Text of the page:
Not much of a story for how I know about this one. I’ve seen the trailer maybe once, and the movie’s cast alone has me hooked. It’s based on a book of the same name, a memoir to be precise. It looks like it’s about this young, upscale woman with a serious stick up her ass and reflects on her childhood living on the move with her family, but eventually leaves them behind and makes her own way and holds some sort of grudge against her father, specifically. I think I have this story pegged, but it could be good.
Here’s the cast. Starring, we have Brie Larson (KONG: SKULL ISLAND , ROOM , and Marvel’s upcoming CAPTAIN MARVEL ) and Woody Harrelson (WAR FOR THE PLANET OF THE APES , THE EDGE OF SEVENTEEN , and the upcoming SOLO: A STAR WARS STORY ).
In support, we have Naomi Watts (THE BOOK OF HENRY , DEMOLITION , and the upcoming straight-to-TV Divergent conclusion ASCENDANT, no release date announced) and Max Greenfield (ICE AGE: COLLISION COURSE , HELLO, MY NAME IS DORIS , and TV show NEW GIRL [2011 – ongoing]).
Now for the crew. Directing and co-writing is Destin Daniel Cretton, known for a bunch of short films. Cretton’s partner-in-pen is Andrew Lanham, known for THE SHACK (2017). Composing the score is Joel P. West, known for GRANDMA (2015). Finally, the cinematographer is Brett Pawlak, known for MAX STEEL (2016), THE MEDDLER (2016), and TV show HALO 4: FORWARD UNTO DAWN (2012).
Overall, I’m pretty excited for this, but I’m pretty bias toward the cast.
This is my honest opinion of: THE GLASS CASTLE
Based on true events, set in 1989. Jeanette (Brie Larson) is an accomplished and talented writer, happily about to get married to her fiancé David (Max Greenfield). However, her life wasn’t so glitzy and glamorous because as a child, she grew up with her siblings in a harsh environment. Though their father Rex (Woody Harrelson) was a loving and well-meaning dad and husband to his wife Rose Mary (Naomi Watts), he was also a drunk, had a great capacity for cruelty. As an adult, her relationship with her parents is complex and uncertain as she struggles with accepting her family into the life she’s built for herself.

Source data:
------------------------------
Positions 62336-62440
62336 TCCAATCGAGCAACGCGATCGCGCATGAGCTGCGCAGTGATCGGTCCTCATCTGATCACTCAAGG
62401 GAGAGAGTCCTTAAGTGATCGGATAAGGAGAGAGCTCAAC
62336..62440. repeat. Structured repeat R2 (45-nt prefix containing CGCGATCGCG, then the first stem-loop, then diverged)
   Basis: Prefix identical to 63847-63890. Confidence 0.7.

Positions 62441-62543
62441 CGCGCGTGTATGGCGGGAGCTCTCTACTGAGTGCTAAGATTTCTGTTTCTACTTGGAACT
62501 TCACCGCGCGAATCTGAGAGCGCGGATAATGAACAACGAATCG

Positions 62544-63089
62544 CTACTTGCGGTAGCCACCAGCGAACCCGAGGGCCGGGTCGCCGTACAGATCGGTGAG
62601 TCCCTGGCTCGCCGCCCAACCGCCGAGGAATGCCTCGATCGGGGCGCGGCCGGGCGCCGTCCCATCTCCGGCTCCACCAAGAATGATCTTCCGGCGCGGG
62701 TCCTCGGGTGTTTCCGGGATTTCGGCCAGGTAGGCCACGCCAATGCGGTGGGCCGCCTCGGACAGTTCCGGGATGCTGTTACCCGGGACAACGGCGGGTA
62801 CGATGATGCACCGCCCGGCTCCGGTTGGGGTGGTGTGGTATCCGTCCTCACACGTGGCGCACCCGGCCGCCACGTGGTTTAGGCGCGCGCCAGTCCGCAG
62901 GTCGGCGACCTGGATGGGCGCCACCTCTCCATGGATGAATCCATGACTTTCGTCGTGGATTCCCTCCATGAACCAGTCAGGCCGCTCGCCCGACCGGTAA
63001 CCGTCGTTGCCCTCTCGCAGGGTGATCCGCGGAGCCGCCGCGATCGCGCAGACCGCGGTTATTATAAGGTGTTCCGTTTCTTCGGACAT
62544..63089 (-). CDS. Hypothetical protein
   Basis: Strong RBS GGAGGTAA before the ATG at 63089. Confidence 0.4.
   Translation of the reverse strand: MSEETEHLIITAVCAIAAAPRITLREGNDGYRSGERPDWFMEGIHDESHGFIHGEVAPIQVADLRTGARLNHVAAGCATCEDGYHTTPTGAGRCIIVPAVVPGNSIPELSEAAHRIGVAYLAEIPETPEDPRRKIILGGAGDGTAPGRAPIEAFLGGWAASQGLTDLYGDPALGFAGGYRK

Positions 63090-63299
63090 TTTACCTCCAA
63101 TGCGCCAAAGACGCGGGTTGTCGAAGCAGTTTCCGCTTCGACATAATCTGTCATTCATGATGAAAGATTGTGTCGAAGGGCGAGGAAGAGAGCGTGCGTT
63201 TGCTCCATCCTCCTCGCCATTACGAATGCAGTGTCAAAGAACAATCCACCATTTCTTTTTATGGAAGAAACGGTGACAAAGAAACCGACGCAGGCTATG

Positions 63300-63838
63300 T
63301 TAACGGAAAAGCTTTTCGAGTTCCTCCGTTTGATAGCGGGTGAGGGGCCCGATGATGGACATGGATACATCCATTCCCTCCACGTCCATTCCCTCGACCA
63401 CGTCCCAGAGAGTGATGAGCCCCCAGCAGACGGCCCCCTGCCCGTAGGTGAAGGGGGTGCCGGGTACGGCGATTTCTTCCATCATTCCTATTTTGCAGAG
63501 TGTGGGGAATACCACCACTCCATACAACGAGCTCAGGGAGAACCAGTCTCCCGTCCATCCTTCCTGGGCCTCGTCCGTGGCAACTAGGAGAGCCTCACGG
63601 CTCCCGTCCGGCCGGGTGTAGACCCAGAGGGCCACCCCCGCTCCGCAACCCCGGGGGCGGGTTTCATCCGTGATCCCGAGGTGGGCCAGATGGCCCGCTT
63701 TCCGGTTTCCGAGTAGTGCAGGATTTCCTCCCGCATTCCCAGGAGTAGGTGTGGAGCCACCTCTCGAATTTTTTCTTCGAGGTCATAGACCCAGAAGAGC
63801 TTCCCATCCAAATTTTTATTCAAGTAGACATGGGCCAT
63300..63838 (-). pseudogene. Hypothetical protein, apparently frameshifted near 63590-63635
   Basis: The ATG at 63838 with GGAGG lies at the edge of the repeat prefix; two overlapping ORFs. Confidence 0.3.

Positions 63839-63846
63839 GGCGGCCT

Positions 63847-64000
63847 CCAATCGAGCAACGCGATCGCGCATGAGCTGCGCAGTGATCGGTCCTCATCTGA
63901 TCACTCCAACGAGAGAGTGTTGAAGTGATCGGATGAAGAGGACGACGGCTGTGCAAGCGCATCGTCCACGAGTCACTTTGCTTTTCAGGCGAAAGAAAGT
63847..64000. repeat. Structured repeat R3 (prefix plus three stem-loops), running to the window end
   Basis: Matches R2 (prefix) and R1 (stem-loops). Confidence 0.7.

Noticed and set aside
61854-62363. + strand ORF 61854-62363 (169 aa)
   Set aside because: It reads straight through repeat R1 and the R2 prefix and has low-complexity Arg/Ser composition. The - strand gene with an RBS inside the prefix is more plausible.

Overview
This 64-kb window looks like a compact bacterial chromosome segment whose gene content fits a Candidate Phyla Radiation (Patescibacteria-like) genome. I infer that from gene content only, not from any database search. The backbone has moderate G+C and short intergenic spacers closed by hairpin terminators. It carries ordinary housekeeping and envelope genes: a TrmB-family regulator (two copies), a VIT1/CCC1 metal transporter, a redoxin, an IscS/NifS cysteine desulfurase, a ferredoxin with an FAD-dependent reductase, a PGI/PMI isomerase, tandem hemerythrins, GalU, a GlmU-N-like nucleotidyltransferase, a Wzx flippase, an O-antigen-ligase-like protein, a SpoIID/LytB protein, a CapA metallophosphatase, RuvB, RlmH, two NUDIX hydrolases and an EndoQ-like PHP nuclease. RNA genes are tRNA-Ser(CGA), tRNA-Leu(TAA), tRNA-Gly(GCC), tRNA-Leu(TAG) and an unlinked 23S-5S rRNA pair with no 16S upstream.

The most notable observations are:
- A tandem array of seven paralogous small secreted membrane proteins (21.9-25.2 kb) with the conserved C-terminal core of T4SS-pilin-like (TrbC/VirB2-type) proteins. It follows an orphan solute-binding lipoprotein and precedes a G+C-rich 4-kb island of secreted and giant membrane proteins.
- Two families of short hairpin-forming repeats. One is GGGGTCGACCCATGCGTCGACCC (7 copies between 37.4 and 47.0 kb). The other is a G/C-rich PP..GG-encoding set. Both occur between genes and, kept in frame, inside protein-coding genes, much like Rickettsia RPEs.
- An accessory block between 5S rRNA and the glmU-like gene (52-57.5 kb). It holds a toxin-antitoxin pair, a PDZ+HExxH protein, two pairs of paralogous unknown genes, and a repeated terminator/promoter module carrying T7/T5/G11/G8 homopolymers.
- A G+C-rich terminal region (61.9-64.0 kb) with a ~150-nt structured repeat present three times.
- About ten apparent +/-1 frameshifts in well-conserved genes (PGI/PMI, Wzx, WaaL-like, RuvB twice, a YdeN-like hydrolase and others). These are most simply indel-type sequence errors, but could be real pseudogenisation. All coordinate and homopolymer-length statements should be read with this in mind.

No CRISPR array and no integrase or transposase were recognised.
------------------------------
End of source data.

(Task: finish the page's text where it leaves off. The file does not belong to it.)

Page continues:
I really liked this movie.
First and foremost, Larson brings her A-game, as per usual. She’s a woman trying to come to grips with her family and how different they are from her, and just how much she herself evolved from when she was a child. A kid growing up with imagination and an enthusiasm for the future, but also never staying in one place and always finding ways to take care of her drunken father. Even the younger versions of Jeanette, young Ella Anderson and younger Chandler Head do fantastic jobs at showing love toward and fear of their father over the years. Harrelson also once again proves his gravity on screen as we see a complicated man who loves his family, but seems to love making promises that he’ll never be able to keep. He’s always on the move, refusing to conform to society’s rules and wants to blaze his own trails. When he’s sober, he’s loving, playful, and full of bizarre-yet-sensible wisdom. When he’s drunk, he’s careless, destructive, abusive, even violent. Even when his children want him to stop drinking, he’ll put himself through the grind to better himself. But when he does, he isn’t sober long before something pushes him back over that ledge. Again, I’m nominating Harrelson as a national treasure.
The story does remind me a little bit of CAPTAIN FANTASTIC (2016), in the respect of a father who tries to take care of his family without doing it by the rules of what is considered “normal,” so there is a lot of bias that I have toward this film for its bold statements. Beyond that, I do love how this film does explores the complexities of generational gaps of thinking and ways of life, the difference between imparting wisdom and intelligence and the consequences of not knowing the difference. It’s a very fascinating film full of emotion, subtle and not-so-subtle intensity. Sure, there’s a few moments that seem a little too far-fetched to be taken seriously, but this movie is very good and I highly recommend it.
My honest rating for THE GLASS CASTLE: a strong 4/5